The FreeBSD jail mechanism is an implementation of operating system-level virtualization that allows administrators to partition a FreeBSD-based computer system into several independent mini-systems called jails.

Operating-system-level virtualization is a server virtualization method in which the kernel of an operating system allows the existence of multiple isolated user-space instances, instead of just one. Such instances, which are sometimes called containers, software containers, virtualization engines (VEs) or jails (FreeBSD jail or chroot jail), may look and feel like a real server from the point of view of its owners and users.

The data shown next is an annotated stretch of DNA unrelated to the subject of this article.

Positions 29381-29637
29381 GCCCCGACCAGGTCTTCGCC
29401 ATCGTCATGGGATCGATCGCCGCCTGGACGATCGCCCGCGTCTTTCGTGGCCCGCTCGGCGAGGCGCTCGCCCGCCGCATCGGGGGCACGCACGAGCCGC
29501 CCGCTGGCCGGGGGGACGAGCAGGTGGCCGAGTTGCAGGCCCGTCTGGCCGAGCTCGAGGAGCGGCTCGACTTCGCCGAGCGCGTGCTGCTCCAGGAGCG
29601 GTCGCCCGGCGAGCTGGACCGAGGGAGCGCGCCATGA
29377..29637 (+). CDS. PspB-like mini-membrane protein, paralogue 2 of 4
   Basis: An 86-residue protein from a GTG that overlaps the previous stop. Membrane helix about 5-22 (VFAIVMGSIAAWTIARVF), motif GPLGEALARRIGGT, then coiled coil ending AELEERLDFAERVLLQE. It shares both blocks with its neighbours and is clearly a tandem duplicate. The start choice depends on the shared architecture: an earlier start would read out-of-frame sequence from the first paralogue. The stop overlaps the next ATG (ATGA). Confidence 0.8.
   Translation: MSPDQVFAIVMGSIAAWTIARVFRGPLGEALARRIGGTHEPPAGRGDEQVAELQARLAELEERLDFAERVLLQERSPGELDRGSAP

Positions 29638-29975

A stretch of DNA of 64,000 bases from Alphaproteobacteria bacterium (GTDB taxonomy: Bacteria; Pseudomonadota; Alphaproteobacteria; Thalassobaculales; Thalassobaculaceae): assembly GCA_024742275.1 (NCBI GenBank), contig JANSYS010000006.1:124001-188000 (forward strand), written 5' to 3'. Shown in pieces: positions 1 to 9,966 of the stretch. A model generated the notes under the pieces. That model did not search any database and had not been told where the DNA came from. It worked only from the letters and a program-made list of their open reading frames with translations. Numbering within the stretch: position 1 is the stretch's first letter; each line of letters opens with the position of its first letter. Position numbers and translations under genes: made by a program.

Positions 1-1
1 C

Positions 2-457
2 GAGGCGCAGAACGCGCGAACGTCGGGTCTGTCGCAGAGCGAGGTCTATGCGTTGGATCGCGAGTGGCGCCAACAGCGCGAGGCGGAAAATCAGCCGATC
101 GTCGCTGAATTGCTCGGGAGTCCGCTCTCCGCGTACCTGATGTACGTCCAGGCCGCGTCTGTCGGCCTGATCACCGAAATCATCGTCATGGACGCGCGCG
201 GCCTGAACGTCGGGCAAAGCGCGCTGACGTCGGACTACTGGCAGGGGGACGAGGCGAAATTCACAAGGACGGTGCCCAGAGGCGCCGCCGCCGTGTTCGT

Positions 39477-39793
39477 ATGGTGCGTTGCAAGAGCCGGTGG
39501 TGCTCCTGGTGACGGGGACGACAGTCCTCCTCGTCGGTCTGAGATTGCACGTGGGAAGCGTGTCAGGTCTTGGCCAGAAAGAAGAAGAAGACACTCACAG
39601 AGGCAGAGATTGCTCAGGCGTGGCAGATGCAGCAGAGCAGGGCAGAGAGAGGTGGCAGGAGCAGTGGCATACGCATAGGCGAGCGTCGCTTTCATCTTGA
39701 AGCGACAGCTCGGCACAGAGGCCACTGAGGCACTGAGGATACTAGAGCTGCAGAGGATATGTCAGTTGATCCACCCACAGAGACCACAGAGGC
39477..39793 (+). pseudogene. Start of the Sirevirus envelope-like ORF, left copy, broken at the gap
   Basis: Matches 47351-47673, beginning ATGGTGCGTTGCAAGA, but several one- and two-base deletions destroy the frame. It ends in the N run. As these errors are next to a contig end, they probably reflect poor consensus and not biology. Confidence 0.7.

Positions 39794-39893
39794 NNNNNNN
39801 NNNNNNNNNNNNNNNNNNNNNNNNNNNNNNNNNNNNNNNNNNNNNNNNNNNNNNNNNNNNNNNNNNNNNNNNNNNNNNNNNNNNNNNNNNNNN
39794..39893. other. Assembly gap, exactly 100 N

On Unix-like operating systems, this technology can be seen as an advanced implementation of the standard chroot mechanism. In addition to isolation mechanisms, the kernel often provides resource-management features to limit the impact of one container’s activities on other containers.

FreeBSD the big picture

jails

FreeBSD jails != docker

Jails are rock solid proven technology used by many companies the workflow and concept is very different from docker and because of that is not possible to do a comparison between them.

Try to compare them is difficult and unfair, for example, doing a very bad analogy I would say that kubernetes + Docker is something similar to what you get when using jails on the Linux ecosystem, not even mentioning the ZFS capabilities and full network stack support available within a jail.

Creating a jail

Create the dataset for the jails:

# zfs create -o mountpoint=/jails tank/jails
# zfs create tank/jails/base